by Brenée Goforth
Communications Associate, John Locke Foundation
This week, JLF’s Jon Sanders published a research brief on the unintended consequences of changing the date of Thanksgiving in 1939. Sanders writes:
As strange as this sounds to 21st-century ears, back then the Christmas shopping season didn’t start till after Thanksgiving…Since the calendar date of Thanksgiving changed while that of Christmas was always December 25th, the length of the Christmas shopping season fluctuated. The shortest shopping season would be when the last Thursday of November was also the last day of November (the 30th). Such was the case in 1939.
In August of that year, retail merchant lobbies captured the ear of Commerce Secretary Harry Hopkins about their plight. A shorter shopping season would mean fewer sales, and we’re still in a depression. A longer season would increase sales, employment, and purchasing power nationwide.
Hopkins brought their concerns to the president. Shortly afterward, FRD proclaimed that Thanksgiving that year would fall on November 23rd, not the expected November 30th.
However, this change affected more than just the retail merchants. It had a spiral effect throughout the nation, Sanders explains:
Calendar makers were unhappy and suddenly seeing their calendar print runs for the next year thrown into doubt. Football schedules were disrupted, as was all the expected economic activity surrounding the traditional Thanksgiving football games around the country.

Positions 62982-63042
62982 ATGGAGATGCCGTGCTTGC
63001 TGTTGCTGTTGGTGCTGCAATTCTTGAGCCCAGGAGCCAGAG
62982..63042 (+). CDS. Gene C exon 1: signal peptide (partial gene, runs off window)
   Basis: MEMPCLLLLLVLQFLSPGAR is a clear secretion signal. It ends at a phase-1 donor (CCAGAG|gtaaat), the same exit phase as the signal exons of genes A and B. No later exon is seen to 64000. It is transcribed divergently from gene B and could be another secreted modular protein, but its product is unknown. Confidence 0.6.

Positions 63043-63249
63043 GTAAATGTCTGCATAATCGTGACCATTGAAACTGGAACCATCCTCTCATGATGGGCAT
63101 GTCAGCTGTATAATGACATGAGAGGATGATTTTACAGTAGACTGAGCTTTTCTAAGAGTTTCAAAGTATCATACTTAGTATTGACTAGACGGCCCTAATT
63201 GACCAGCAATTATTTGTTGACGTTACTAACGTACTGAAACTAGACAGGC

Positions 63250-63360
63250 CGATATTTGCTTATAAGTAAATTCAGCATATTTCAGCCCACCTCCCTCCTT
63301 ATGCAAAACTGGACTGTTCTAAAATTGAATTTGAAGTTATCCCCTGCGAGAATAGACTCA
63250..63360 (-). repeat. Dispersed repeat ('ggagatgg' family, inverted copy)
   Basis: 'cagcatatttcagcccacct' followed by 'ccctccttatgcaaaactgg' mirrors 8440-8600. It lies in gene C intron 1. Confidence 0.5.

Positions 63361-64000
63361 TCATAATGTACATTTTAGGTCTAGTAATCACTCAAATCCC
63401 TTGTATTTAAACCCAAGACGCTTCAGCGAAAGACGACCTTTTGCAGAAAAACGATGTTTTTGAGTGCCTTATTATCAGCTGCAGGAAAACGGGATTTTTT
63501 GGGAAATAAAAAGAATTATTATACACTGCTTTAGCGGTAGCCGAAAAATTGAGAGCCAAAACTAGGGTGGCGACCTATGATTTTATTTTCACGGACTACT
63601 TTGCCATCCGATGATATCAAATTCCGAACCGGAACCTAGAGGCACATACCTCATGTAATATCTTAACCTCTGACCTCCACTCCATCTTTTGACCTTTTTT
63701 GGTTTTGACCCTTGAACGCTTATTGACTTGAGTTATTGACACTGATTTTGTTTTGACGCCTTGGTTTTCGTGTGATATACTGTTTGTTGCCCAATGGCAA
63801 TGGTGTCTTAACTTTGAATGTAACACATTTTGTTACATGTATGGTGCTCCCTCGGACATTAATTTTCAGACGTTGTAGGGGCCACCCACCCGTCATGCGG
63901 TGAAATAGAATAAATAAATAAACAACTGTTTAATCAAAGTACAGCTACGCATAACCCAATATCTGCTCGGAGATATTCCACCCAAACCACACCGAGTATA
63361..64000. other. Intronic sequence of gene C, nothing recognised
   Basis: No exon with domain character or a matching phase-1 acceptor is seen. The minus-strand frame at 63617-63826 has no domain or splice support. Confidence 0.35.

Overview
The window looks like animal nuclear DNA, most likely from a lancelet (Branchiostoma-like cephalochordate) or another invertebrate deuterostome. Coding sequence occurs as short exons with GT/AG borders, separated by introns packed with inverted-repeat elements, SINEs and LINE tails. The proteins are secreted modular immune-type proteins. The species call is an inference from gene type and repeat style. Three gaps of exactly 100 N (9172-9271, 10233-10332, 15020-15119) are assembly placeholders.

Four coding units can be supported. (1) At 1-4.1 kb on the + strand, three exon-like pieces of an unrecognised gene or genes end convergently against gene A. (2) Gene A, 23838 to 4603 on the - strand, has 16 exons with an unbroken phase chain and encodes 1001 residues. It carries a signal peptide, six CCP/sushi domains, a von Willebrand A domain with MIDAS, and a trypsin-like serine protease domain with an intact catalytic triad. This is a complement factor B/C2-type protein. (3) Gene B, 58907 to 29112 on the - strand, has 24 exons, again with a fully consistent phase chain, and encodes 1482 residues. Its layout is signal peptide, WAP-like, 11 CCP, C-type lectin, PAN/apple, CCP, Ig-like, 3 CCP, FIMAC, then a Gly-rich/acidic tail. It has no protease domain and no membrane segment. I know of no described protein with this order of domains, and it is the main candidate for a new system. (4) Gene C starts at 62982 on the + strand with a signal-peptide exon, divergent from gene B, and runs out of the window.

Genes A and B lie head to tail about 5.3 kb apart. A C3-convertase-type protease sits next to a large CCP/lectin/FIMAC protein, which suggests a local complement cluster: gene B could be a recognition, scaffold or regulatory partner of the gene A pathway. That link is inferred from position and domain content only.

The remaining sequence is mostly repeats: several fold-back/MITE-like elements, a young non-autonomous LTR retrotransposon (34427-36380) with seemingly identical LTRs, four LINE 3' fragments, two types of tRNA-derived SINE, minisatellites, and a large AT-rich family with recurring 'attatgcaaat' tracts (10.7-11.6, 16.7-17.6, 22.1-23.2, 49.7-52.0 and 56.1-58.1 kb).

This led many policymakers to either accept or reject the holiday, leading to two different Thanksgivings that year:
Politics in every state was upended. Imagine being an elected official beset with the usual partisan squabbles suddenly having to deal with whether to “stand with the president” on which Thursday is the right one to gather together with family and friends in humble gratitude for God’s blessings.
…States wound up splitting almost evenly in determining which Thanksgiving to mark: 23 opted for Nov. 30th (including North Carolina), 22 for Nov. 23rd, and three opted for both. This mess meant that holiday travel plans were disrupted for people coming from out-of-state to celebrate with their family, if the states marked separate dates.
Many merchants themselves did not like the change:
Sanders references an article from the Wall Street Journal in 2009 to further this point:
Only 37% of stores surveyed favored the early date. In Washington, the federal government reported that the early Thanksgiving resulted in no boost to retail sales.
Thankfully, FDR gave up the cause and officially declared Thanksgiving the fourth Thursday in November via signing onto a joint resolution of from Congress on Dec. 26, 1941.